Whether you’re marketing a home or marketing your services, specificity is better than a broad generalization.
But if you read many real estate advertisements you’ll see that all too many are filled with vague statements that merely take up space. They don’t offer any specific information to spark a reader’s imagination or interest.
For instance: “Excellent service.”
What does that mean, exactly? My idea of excellent and yours might be far different. So instead of using a generalization that fails to paint any kind of mental pictures, be specific.
If you return all calls within 30 minutes, say so. If you update your broker price opinions (BPOs) monthly, say so. If you preview homes for your buyers before dragging them around town, say so.
Whatever it is you do that you consider to constitute excellent service, tell your prospective clients about it.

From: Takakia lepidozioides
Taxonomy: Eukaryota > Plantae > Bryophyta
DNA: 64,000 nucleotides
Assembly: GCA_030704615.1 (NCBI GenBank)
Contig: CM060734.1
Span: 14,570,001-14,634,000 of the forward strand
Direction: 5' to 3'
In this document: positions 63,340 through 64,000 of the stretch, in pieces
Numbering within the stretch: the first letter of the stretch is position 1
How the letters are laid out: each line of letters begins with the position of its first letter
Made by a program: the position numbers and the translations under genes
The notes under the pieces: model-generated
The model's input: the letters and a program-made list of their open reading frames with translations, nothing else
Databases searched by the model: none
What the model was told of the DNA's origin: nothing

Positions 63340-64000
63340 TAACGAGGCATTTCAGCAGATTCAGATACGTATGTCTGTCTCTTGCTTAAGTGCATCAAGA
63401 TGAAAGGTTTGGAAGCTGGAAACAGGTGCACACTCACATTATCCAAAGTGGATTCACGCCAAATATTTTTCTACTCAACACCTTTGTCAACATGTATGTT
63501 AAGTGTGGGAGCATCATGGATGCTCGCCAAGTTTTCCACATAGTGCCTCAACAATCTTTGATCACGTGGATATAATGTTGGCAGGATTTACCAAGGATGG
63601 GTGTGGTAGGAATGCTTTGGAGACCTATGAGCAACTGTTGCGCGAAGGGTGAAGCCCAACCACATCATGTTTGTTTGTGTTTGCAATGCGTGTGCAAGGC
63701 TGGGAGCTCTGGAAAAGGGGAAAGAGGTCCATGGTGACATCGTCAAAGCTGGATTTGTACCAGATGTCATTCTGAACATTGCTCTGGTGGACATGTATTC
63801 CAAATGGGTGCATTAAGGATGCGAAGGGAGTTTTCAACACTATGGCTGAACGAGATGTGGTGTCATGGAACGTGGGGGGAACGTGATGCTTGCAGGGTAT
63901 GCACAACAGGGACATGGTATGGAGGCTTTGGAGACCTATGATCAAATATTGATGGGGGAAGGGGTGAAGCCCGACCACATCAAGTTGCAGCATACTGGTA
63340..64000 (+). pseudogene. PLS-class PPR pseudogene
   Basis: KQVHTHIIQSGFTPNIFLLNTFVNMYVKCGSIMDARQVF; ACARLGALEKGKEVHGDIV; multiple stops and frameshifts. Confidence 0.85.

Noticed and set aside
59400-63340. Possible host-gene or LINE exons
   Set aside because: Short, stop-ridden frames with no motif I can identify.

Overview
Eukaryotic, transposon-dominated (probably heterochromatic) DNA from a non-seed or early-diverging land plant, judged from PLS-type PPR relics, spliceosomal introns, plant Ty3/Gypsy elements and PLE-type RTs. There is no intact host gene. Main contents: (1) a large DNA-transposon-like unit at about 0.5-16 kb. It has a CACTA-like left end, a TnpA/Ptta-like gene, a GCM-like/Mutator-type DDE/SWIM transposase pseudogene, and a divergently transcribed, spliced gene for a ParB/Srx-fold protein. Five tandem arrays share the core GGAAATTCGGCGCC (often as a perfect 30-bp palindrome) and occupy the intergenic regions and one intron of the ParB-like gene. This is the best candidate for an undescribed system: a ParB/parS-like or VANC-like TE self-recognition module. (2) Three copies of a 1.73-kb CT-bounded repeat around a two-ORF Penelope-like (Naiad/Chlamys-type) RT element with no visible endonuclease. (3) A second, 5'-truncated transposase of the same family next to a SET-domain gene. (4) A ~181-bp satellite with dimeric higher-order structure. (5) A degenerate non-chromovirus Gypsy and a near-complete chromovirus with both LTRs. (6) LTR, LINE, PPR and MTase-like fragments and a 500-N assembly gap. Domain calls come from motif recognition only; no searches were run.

Then there are the property descriptions.
Think about the statement: “Great yard.”
Does that mean it’s landscaped with mature shrubs and flowers that bloom at different times throughout the season? Or does it mean it has a 6-foot-high dog fence? It could mean a yard big enough for the kids to pay touch football, or small enough to require little maintenance time.
After you write something, read it and think.
Does it conjure up any mental images? If not, you definitely need to start over.
If you used generalizations but you get mental images because you know what you considered “excellent” or “great,” then get rid of the generalization and write about what you saw in your mind’s eye. That way, your reader will be able to see it, too.